Knots begins with a quote from poet Christophe Tarkos: “One of two things: either the spiral/Or to be sent out into the air,” and Øyehaug fittingly embraces a lack of resolution, oftentimes leaving things unsaid. At the end of several pieces, an authorial voice enters to offer glib asides or lessons. After a conflict unfolds between two aliens in “Meanwhile, on Another Planet,” a clinical voice sums up the story’s moral: “What can we learn from this? That impossible situations can arise on other planets too. We don’t need to think that we’re the only ones who struggle and fight. Another striking feature is that they communicate through pictures.”  These rare moments of authorial intrusion are unsettling precisely because the rest of the stories, no matter how surreal they may become, feel genuine and earnest. Even with the presence of floralh-patterned UFOs, the most unexpected surprise in Knots is how moving the stories prove.

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Seeing the Self Between the Memories: ‘Meet Me in the In-Between’ by Bella Pollen

81d37Z56xlLSo often, the problem with words is their yielding to the things in our lives that don’t make sense or don’t want to make sense. In her new book, Meet Me in the In-Between (320 pages; Grove Press), Bella Pollen takes on the daunting task of containing her life in words even as she acknowledges that the self cannot be contained. Author of five novels, including the critically acclaimed The Summer of the Bear and Midnight Cactus, as well as a contributor to Vogue, Bazaar and the Times (UK), Pollen ventures into the realm of memoir with an account of her life as a Transatlantic writer and mother.

Pointedly astute, she carefully deploys every word so they serve as tiny twigs to build the nest of her story. Beginning with tales of her youth in New York City, including her vengeful harassment of a rental car clerk and her courtship with the manically violent son of a Mafia leader, the memoir follows Pollen’s whims both indelicate and tender. Ultimately stuck between her desperation to belong to someone and somewhere, and an obsessive yearning to escape from the banality of an ordinary life, Pollen finds herself haunted by the disparate junctures of the self.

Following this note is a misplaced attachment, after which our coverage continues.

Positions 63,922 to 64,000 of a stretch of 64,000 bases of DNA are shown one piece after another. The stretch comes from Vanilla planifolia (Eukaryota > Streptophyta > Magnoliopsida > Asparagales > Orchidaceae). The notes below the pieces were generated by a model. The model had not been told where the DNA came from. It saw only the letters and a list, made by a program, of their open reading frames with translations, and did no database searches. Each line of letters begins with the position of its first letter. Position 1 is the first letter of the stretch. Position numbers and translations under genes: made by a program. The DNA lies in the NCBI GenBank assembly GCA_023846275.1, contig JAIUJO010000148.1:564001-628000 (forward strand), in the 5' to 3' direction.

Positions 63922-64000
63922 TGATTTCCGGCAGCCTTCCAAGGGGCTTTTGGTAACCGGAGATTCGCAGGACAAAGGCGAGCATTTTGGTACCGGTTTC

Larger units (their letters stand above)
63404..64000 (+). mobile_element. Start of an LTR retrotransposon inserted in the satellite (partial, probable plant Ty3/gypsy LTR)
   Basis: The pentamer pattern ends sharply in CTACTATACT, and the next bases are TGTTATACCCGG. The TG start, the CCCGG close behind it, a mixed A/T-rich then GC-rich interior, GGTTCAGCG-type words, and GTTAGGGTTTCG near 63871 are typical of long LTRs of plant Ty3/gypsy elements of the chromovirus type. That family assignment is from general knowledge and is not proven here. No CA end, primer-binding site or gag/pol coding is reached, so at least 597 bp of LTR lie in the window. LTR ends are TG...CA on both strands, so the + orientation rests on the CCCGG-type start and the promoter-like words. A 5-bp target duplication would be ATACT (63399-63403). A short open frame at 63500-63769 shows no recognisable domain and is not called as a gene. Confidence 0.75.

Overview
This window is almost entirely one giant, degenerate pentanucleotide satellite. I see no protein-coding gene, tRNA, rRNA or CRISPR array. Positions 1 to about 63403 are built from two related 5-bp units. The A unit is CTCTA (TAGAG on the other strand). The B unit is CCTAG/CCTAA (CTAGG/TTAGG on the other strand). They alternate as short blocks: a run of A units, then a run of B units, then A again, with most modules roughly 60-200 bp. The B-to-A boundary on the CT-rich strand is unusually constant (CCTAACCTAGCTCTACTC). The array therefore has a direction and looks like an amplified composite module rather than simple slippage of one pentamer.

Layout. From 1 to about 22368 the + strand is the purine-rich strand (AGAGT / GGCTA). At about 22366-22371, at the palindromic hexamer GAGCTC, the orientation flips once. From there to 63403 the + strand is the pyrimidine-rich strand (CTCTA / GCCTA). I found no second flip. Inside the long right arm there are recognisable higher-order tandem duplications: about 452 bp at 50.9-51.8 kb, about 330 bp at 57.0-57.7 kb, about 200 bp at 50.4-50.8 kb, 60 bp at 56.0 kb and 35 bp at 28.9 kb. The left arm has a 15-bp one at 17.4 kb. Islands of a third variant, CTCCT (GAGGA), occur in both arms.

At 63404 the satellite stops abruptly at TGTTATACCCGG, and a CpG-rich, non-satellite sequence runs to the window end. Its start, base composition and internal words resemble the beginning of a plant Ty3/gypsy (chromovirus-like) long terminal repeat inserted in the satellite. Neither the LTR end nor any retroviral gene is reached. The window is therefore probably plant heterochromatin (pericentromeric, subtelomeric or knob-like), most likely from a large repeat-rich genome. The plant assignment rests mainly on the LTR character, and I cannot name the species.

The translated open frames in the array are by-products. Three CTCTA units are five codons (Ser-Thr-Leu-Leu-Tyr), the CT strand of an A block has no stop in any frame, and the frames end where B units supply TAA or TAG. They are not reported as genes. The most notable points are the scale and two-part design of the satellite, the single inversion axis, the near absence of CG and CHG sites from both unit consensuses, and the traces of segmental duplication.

This haunting becomes literal when, in what seems a fictive touch, Pollen is visited at night by a sexually dominating incubus who forces her to return to her past. With this hint of the surreal, Pollen recounts her life in a way that both mocks the gravity of events and magnifies her sincere quest for self-discovery. This divergence from the traditional form of a story becomes even more interesting when we learn about her obsession with other people’s stories, which itself mirrors readers’ attraction toward memoir.

Pollen’s need to fabricate narratives for other people—whether it’s the Tijuana parking lot attendant called “El Ganso” or the Hollywood agent she contacts to sell the story of her travels to Mexico—and her awareness of that need ultimately reveal how the search for meaning in our own lives can lead us to construct it for others. It’s as though Pollen finds that inventing stories for those around her allows a brief respite from the claustrophobia of constant introspection. But as Pollen discovers, this habit of projecting meaning onto others often causes one to neglect the work required to find her inner peace.

As the memoir whips us from place to place and time period to time period, Meet Me in the In-Between displays the disjointedness of a life, how whims and flings don’t make existence—or a woman—any less meaningful. It’s in the spaces among all these things that something magical breathes and resists capture. As Pollen illustrates in her sharp, nearly wry voice, it is not our memories that will lead us to an understanding of the self, but the act of maneuvering among them, as though they are a crowd blocking the self from view.

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Struggle for Humanity, on Earth, in Space: ‘The Book of Joan’ by Lidia Yuknavitch

The Book of JoanThrough several books of fiction, Lidia Yuknavitch has developed a reputation for playing with language and confronting what a novel can be, both in form and purpose. In her work, plot steps aside for meditations on brutality, passion, lust, agony, and hope, all of which she ruminates on until, as if by magic, they approximate something like an undeniable narrative. Using characters and singular events to flesh out her more abstract points, she has the ability to dig into the more painful and at times disturbing aspects of feelings, resulting in rewarding books.

In her new novel, The Book of Joan (288 pages; Harper), Yuknavitch tries her hand at crafting a Heinlein-esque epic with a feminist twist, a political fable in which the protagonist Joan of Dirt—an unabashed stand-in for Joan of Arc—does her best to take down the misogynistic dictator Jean de Men. de Men has all but depleted Earth’s resources and created CIEL, a space station (and what he believes to be a utopia) for the wealthy who supported and aided his horrific rise to power. While it might seem unclear what his ultimate goal is (or what drove him to it), what is clear is that his designs threaten art and nature.